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Wednesday, 31 May 1995
MR SPEAKER (Mr Cornwell) took the chair at 10.30 am and read the prayer.
DISCRIMINATION (AMENDMENT) BILL 1995
MS FOLLETT (Leader of the Opposition) (10.30): Mr Speaker, I present the Discrimination (Amendment) Bill 1995.
Title read by Clerk.
MS FOLLETT: I move:
That this Bill be agreed to in principle.
Mr Speaker, this Bill addresses the problem that was identified yesterday by the Chief Minister in her answer to a question from my colleague Mr Connolly. The Human Rights Office, it appears, is unclear whether the employer, for the purposes of discrimination under the ACT Discrimination Act, is the Territory or an individual member of the Legislative Assembly. As was identified in the unfair dismissal case that was brought against a member of this Assembly, at times the employer, for the purposes of the legislation, is the Territory, not the individual MLA. In that case, in my view, it was appropriate that the Territory should be the respondent, given that an individual employee should not be disadvantaged if an MLA refused, for instance, to pay any benefits to which the employee was entitled. However, where discrimination is alleged, it is most appropriate that the person actually accused of discriminating against an employee or potential employee is held responsible for that conduct. The Discrimination Act provides for procedures such as conciliation and compulsory conferences between the parties. Such procedures simply do not make sense if the Territory is deemed to be the employer, rather than an MLA.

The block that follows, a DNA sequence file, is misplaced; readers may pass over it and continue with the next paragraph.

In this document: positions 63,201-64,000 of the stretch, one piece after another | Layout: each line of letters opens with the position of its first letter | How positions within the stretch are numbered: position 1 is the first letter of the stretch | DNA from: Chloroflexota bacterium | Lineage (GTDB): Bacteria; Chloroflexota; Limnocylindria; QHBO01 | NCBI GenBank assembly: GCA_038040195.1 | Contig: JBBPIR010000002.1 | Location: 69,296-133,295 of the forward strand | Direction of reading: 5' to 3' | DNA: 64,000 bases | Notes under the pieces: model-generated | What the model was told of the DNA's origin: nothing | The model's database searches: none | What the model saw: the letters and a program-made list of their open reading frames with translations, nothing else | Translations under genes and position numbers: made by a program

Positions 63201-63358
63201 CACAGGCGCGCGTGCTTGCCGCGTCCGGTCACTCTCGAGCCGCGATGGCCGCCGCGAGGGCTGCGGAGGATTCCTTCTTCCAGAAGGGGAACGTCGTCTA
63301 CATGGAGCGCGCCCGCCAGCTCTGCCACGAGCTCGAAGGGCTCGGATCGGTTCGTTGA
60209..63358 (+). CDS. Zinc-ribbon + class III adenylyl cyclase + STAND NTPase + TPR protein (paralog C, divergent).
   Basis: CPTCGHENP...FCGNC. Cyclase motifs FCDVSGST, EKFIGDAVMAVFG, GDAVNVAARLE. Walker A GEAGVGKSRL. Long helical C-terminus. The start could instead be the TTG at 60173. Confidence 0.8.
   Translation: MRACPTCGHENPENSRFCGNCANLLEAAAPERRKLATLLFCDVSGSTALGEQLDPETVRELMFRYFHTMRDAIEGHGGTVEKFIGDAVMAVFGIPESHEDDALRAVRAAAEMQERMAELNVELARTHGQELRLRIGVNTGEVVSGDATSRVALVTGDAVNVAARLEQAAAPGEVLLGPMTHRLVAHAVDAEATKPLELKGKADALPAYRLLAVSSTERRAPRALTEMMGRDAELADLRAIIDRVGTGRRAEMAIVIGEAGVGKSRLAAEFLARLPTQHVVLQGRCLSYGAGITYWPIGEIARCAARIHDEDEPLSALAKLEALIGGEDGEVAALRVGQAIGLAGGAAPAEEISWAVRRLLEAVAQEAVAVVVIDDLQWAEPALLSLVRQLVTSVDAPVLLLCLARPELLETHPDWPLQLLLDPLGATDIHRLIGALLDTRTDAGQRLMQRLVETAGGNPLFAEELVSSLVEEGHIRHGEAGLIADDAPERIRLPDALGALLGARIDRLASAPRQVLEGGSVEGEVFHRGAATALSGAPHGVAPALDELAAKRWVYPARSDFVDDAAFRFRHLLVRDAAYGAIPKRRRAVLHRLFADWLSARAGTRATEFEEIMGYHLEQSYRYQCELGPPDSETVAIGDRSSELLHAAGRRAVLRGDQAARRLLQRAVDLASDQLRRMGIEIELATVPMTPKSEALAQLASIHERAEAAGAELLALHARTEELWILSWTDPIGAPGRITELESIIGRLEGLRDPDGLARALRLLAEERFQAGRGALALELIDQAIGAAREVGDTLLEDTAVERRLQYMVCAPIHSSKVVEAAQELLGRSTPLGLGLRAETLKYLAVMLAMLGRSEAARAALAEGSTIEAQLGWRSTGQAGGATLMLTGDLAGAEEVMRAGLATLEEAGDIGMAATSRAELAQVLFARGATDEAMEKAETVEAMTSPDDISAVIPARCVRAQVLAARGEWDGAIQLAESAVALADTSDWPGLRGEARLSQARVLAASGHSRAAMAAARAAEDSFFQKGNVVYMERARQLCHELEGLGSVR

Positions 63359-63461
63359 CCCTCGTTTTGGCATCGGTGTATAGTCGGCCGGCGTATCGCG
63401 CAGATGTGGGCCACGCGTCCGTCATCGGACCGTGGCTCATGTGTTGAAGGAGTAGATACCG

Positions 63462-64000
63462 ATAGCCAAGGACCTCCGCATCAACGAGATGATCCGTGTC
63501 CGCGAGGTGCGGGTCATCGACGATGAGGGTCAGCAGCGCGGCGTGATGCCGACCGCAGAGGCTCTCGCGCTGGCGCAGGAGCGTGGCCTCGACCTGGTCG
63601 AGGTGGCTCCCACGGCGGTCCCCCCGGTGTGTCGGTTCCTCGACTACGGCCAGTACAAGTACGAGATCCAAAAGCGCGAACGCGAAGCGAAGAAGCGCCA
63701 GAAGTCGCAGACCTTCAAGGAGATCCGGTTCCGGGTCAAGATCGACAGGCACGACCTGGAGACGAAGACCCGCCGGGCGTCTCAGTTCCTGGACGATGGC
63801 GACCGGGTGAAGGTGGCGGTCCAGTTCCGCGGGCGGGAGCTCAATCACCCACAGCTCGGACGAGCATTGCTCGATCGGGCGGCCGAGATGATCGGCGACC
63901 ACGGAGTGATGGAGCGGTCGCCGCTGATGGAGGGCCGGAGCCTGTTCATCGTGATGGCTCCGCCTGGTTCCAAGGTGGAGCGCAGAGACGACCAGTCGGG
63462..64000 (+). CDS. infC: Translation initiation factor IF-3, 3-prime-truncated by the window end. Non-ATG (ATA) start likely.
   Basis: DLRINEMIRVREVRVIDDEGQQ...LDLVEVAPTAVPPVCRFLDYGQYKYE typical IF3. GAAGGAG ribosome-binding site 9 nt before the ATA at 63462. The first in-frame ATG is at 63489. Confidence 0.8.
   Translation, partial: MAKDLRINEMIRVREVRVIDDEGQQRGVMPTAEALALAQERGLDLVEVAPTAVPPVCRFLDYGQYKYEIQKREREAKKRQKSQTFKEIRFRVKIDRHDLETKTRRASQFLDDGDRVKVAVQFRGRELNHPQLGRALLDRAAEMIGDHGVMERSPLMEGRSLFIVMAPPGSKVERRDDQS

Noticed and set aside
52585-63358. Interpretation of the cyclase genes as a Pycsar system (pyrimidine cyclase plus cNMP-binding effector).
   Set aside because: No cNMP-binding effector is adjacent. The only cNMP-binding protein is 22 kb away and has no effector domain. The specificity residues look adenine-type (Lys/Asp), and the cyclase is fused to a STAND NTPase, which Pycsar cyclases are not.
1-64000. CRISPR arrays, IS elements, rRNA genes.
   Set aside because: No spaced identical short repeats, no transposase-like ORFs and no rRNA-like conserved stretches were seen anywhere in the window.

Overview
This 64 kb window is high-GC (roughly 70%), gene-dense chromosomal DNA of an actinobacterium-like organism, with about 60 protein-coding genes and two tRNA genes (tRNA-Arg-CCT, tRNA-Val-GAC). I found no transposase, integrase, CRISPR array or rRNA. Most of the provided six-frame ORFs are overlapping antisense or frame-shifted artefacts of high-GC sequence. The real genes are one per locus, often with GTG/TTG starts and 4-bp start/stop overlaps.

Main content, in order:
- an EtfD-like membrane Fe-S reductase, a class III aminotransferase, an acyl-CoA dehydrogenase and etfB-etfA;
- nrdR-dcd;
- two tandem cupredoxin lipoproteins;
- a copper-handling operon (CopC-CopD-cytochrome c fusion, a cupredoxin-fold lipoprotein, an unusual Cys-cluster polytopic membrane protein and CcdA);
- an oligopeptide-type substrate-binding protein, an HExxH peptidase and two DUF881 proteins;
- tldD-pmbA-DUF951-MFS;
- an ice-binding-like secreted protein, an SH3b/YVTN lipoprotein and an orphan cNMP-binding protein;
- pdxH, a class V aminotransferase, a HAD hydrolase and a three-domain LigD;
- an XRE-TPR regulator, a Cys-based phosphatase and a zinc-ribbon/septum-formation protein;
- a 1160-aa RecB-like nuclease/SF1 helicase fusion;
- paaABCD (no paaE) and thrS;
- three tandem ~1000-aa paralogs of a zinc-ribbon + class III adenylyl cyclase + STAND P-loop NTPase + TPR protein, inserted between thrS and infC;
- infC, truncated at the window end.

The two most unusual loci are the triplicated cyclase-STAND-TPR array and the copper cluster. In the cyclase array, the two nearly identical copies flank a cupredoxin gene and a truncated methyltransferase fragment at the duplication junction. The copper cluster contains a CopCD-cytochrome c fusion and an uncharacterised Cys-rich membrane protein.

Mr Speaker, this amendment will clarify the legislation so that it is abundantly clear that individual MLAs are responsible for their actions in relation to persons employed, or seeking to be employed, as members of their staff. And this is as it should be. MLAs, by standing for, and being elected to, this Assembly, accept a role of leadership in our community. That role demands that they observe standards that are higher than those expected of ordinary citizens. This amendment to the Act will establish that the standards of behaviour required of citizens of the ACT by law passed by this Assembly are also required of MLAs personally, and not the Territory as employer. I accept that it is unclear whether this requirement already exists. Some lawyers would argue that it does, in fact. But the obligation on this Assembly is to clarify the law when any doubt exists, and that is what I am proposing to do.